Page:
Disney has been prolific in the movie animation sphere for decades, and the film studio has produced some true family classics over the years. But it also has a track record of creating ill-judged pictures, particularly during the post-Walt period. These darker films were still aimed at children but nevertheless went overboard with their tightrope walking, horror-inspired themes. From made-for-television oddities to big-budget horror blunders, here are 20 terrifying Disney movies that you wouldn’t want your kids watching alone this Halloween.
20. The Haunted Mansion (2003)
Despite being critically panned upon release, The Haunted Mansion still provides something in the way of scares. The movie – which stars funnyman Eddie Murphy – was inspired by the haunted house attraction at Disney theme parks and finds the comedian journey through the cursed building, getting into all sorts of mischief along the way. And given its ghosts, a creepy mansion and tons of jump scares, the flick’s actually pretty spooky for kids.
19. Escape to Witch Mountain (1975)
You know that when a horror movie director is chosen to direct a kids’ movie, the results are likely to be pretty disturbing. And that’s exactly what we got with this ahead-of-its-time motion picture, which follows siblings Tony and Tia on an adventure through time and space. But with scenes of flying saucers, creepy telekinesis and paranormal activity, Escape to Witch Mountain might be a tad too much for your little one.
18. The Adventures of Ichabod and Mr. Toad (1949)
The Adventures of Ichabod and Mr. Toad is mostly known for its inclusion of the Sleepy Hollow story, and it features a famous moment that Tim Burton would probably include in his own version of the tale. This spooky scene features a chase between the headless horseman and Ichabod Crane – and is still regarded as terrifying by many.
17. The Littlest Horse Thieves (1976)
This odd Disney movie from 1976 sees a group of children looking to free ponies from a slaughterhouse (yes, you read that right). And the early 1900s-set The Littlest Horse Thieves is as harrowing as it is terrifying. So much so, in fact, that the original title of Escape from the Dark had to be changed to the cutesy one that now graces it.
16. Maleficent (2014)
One look at Angelina Jolie in this recent Disney output is enough to give viewers the heebie-jeebies. The horned sorcerer is a frightening sight to behold, and that’s not to mention the added frights of dragons and living trees. Maleficent is magical, but it’s also devilish. It even features overtones of rape, which is quite alarming for a Disney movie. But then this isn’t your standard princess story – this is the story of an ice queen.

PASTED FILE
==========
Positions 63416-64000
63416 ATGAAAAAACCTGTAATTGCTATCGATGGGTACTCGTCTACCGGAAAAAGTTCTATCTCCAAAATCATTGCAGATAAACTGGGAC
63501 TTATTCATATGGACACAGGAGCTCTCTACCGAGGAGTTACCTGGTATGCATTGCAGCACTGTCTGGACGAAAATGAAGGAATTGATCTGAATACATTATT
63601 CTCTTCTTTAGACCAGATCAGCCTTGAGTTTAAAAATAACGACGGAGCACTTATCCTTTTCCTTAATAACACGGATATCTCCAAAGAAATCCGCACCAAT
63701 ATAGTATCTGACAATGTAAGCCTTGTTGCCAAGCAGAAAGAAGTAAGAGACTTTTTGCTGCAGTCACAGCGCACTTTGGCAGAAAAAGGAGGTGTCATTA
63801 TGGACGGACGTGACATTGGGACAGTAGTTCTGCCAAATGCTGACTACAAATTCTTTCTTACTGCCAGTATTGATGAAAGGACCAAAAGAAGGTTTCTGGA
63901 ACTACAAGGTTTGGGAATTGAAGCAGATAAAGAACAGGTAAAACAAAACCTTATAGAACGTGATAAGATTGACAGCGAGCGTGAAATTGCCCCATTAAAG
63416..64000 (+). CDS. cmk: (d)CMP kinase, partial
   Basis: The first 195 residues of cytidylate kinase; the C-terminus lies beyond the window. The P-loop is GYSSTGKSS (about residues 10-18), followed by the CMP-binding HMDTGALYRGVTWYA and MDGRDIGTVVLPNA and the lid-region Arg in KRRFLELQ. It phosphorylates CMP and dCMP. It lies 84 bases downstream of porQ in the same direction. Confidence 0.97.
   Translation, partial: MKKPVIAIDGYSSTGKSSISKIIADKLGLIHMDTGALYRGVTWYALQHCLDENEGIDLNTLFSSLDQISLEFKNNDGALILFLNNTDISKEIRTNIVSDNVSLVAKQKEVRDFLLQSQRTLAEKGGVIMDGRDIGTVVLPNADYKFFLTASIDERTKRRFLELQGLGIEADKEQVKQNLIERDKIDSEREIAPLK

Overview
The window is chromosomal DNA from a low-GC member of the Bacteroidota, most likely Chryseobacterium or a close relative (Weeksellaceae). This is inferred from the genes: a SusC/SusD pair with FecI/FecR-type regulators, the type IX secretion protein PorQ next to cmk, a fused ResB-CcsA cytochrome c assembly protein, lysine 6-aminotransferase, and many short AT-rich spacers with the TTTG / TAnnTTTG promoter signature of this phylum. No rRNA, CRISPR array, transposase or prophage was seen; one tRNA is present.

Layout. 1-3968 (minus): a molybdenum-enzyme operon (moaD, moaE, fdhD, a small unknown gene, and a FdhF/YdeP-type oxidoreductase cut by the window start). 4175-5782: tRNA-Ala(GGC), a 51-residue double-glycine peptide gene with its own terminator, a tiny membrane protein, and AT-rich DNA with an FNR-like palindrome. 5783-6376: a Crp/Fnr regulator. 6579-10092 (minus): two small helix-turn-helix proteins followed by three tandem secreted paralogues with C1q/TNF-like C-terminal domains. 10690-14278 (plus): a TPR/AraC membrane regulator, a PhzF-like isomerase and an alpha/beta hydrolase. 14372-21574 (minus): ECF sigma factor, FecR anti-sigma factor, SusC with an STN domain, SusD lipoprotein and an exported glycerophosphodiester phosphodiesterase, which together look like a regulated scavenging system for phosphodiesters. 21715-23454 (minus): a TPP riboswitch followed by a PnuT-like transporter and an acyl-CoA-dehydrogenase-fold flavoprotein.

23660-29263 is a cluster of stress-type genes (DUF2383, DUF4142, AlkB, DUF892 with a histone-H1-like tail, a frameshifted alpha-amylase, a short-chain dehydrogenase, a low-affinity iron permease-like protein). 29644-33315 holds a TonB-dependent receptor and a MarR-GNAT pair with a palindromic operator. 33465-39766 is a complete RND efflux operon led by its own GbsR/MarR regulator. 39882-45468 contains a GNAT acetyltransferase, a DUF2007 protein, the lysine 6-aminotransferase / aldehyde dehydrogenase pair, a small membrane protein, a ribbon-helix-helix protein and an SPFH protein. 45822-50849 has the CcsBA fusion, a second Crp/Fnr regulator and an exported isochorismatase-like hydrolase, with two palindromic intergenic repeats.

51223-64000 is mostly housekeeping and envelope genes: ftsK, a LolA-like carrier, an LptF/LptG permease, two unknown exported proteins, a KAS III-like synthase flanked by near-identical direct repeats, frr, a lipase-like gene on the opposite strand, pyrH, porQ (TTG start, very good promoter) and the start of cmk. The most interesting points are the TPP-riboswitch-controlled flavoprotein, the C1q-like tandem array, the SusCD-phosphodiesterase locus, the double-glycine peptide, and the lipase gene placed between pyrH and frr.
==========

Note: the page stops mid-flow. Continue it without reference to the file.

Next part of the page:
15. Frankenweenie (1984)
Although director Tim Burton later remade the kids’ horror animation Frankenweenie in 2012, his first stab at it actually produced much more frightening results. The original – released in 1984 – wasn’t animated, and it was all the more spooky for it. In this Frankenstein-inspired tale a young boy brings his dog back to life which, inevitably, also involves scenes of dark and Gothic imagery. Disney weren’t pleased, however: in fact, Burton was fired because it was too terrifying for the target audience.
14. The Nightmare Before Christmas (1993)
Although directed by Henry Selick, The Nightmare Before Christmas was Tim Burton’s baby for over a decade and was finally made ten years after Disney deemed it too scary for kids. They may have had a point, too: this festive classic features a dark cast of characters and locales, as well as Gothic themes that persist throughout. Spooky!
13. Something Wicked This Way Comes (1983)
In case the title didn’t give it away, Something Wicked This Way Comes features some of the most eerie moments in the studio’s history. The plot revolves around a traveling carnival coming to town, and it’s nothing but sinister. Indeed, the villain of the piece comes in the form of Mr. Dark, whose name pretty much sums up everything you need to know about this unsettling movie.
12. Pirates of the Caribbean: The Curse of the Black Pearl (2003)
There are many great things about the first Pirates of the Caribbean movie, but one of the best aspects lies in the spellbinding performance given by Geoffrey Rush. And his boisterous portrayal of Captain Barbossa takes a turn for the scary when his undead skeleton comes to life. Close your eyes, kids!
11. The Black Hole (1979)